4 prepped amd mounted for painting
Mounted for priming and painting.  I used a plastic plate to mount the shields for separate painting and later attachment to the models.
6 after base flesh
Early base coat of the flesh with Vallejo Model Color “Sunny Skin Tone”.
5 slinger with contrast paint on leg
I decided that I would try to paint a lighter flesh base coat and then use Citadel Contrast paint (in this case Citadel “Contrast Paint – Fyreslayer Flesh”) on that.  Here, I have only done one leg to show the effect.
7 after adding contrast paints
The Citadel “Contrast Paint – Fyreslayer Flesh” proved to be in need of thinning.  I painted these in order from left to right, and the ones on the far right came out way too dark and needed a redo.  By using Testors Universal Thinner with the Citadel “Contrast Paint – Fyreslayer Flesh”, I was able to get a better Aztec skin tone.
8 lightened slingers
The two slingers on the far left after the redo.
10 close up progress April 18
I tried to highlight and shade the flesh here such that from a distance the figures would look right.  I also gave each type of model a slightly different color theme on their accouterments for easier identification and better play on the tabletop.
11 start on shields
Moving on here to start painting the shields.  I had very little experience in panting tiny designs on tiny shields (as you will see).

By April 19th and 20th, I had gotten the models to where I could begin to choose which shields to use and affix.  I did this with first Gorilla glue, and then with E6000 epoxy – allowing to harden overnight.  At that point, I was able to use shading on the models and the shields – and flock the bases.

For flocking, I used Army Painter “Brown Battlefields”, followed by some pigments (see painting list below).  I then airbrushed the models with varnish, and after that dried overnight, I applied random grass patches to the bases.

17 after varnish
Finished models.

For better viewing, I will now share close up groupings of photos of each type of figure and some group shots as eye candy.

First, the slingers with cocked arms:

Next, the slingers loading their slings:

Next, the novice figures with shields and macuahuitl advancing.

Next, here are the two cuauhololli-armed novices.

The one type of figure with a macuahuitl , and a quilted cotton armor tunic called an ichcahuipilli.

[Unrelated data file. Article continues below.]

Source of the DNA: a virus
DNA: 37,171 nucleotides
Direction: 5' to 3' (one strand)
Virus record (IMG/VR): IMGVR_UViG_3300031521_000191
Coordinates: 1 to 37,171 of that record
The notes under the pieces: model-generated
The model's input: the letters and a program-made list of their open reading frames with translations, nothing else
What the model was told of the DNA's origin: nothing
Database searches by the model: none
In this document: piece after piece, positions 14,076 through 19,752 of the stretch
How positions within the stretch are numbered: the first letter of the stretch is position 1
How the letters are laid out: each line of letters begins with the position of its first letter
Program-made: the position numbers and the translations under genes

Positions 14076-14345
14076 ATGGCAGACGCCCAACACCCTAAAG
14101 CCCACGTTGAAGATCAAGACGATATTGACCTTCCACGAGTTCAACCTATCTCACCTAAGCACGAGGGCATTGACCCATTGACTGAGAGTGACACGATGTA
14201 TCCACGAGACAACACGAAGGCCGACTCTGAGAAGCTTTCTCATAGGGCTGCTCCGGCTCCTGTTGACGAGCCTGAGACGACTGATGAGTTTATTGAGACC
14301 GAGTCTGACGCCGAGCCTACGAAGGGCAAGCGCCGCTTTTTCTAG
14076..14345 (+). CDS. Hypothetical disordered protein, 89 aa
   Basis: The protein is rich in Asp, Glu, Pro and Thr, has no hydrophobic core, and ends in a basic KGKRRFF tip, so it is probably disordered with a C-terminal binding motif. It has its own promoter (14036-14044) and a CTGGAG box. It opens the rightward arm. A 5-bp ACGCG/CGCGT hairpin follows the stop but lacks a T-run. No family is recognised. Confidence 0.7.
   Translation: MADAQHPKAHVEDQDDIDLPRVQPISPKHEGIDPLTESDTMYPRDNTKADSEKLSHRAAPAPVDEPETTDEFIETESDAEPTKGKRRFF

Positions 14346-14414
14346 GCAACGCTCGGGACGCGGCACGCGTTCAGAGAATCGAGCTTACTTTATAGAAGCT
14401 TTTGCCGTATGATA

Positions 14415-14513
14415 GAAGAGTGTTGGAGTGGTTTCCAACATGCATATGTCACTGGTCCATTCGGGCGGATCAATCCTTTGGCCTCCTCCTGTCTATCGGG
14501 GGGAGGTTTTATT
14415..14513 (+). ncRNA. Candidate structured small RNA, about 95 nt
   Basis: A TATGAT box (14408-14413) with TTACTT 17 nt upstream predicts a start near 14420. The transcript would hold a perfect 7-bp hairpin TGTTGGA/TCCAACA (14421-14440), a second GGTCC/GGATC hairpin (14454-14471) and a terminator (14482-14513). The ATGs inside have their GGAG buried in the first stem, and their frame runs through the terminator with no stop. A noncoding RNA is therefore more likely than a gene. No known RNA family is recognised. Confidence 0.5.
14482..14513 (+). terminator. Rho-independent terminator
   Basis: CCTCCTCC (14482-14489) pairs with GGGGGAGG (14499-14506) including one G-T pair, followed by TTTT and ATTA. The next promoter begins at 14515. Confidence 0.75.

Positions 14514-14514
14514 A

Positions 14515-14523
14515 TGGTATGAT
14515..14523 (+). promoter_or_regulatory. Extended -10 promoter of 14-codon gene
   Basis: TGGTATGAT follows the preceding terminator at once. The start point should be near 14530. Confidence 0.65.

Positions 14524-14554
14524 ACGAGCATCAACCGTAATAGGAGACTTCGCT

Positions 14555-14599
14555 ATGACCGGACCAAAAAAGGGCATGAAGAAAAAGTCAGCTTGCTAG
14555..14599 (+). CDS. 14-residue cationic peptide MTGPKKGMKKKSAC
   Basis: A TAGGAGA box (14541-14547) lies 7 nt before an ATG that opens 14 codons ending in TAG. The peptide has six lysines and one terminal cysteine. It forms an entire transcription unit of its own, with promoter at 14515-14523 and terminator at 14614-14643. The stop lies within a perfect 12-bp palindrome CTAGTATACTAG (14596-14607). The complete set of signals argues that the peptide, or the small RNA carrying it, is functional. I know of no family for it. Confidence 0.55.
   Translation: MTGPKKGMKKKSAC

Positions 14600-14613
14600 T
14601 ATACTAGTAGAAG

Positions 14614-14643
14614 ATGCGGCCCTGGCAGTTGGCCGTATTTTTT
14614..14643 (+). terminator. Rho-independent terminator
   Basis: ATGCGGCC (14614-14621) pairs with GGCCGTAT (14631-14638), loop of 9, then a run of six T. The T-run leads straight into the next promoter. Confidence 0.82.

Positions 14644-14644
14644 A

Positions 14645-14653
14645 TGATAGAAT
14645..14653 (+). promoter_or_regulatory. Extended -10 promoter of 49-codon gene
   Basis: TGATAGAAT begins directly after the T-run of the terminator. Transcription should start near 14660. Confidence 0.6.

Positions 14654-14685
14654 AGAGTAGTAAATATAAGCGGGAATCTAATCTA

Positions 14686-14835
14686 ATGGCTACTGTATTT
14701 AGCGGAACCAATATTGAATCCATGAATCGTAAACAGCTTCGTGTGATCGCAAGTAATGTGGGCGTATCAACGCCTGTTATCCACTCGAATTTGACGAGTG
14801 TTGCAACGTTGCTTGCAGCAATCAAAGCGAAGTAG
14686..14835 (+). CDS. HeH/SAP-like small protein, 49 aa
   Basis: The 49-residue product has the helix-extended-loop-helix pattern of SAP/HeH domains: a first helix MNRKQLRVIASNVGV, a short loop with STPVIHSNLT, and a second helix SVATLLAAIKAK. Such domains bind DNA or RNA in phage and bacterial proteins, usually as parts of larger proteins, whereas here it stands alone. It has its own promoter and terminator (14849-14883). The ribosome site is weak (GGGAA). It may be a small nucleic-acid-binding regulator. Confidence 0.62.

The sixth type, a slinger with sling above his head:

And some group shots:

20 Blue themed warriors
The blue-themed novices
21 Red themed warriors
The red-themed novices.
22 Group shot
The twelve novices assembled.

I hope that you enjoyed seeing these figures and my processes.  I do believe that I can improve upon them and I hope to do so with subsequent projects for the Spanish Conquest – there will be several going forward.  I did want these to count for the Ann’s April 2020 “Paint the Crap You Already Own!” Painting and Hobby Challenge over at Ann’s Immaterium blog.

Lastly, as an add-on bonus , I also redid seven Archive Power-Armored Archive Frinx infantry that I found on eBay a while back.  I have a good number of Frinx and game with them often as shown in this blog – just search for “Frinx” on my blog and see what I mean!

I did not paint their original colors, but they were done well-enough with a dotted camouflage scheme, very different from my other brightly-painted Frinx.  But as they were based such that I’d never get them off of the bases that they were on, I just touched up the worn-away paint, used some shading, varnished them, and improved the worn bases.  I’ll use them as commando Frinx.  For fun, here they are:

1 after wash
After varnishing.
3 Done
In the desert.
5 Frinx Leader casualty card
Close up of the leader.
4 not a fair fight
How did this happen?

That’s it for now!



  1. Gorilla Glue
  2. 1/8″ x 1″ Everbilt Fender Washers
  3. Poster tack and plastic plates
  4. Vallejo “Surface Primer – White Primer”
  5. Vallejo “Flow Improver”
  6. Vallejo “Airbrush Thinner”
  7. Vallejo Model Air “Weiss” (off-white)
  8. Vallejo Model Color “Red”
  9. Vallejo Model Color “Black Grey”
  10. Vallejo Model Color “Sunny Skin Tone”
  11. Citadel “Contrast Paint – Fyreslayer Flesh”
  12. Testors “Universal Acrylic Thinner”
  13. Citadel “Contrast Paint – Basilicanum Grey”
  14. Citadel “Contrast Paint – Apothecary White”
  15. Battlefront “Dark Leather”
  16. Battlefront “Wool Brown”
  17. Citadel “Dryad Bark”
  18. Tamiya “Copper (XF-6)”
  19. Tamiya “X20A Thinner”
  20. Citadel Air “Evil Sunz Scarlet”
  21. Deka Lack “Blau” (a survivor from 1987!)
  22. Vallejo Mecha Color “Turquoise”
  23. Vallejo Model Color “Glossy Black”
  24. Citadel “Balor Brown”
  25. Elmer’s PVA Glue
  26. E6000 Epoxy
  27. Army Painter “Brown Battlefields” (flocking)
  28. Vallejo Model Air “Moon Yellow”
  29. Citadel “Seraphim Sepia” (shade)
  30. Vallejo “Dark Yellow Ochre” (pigment)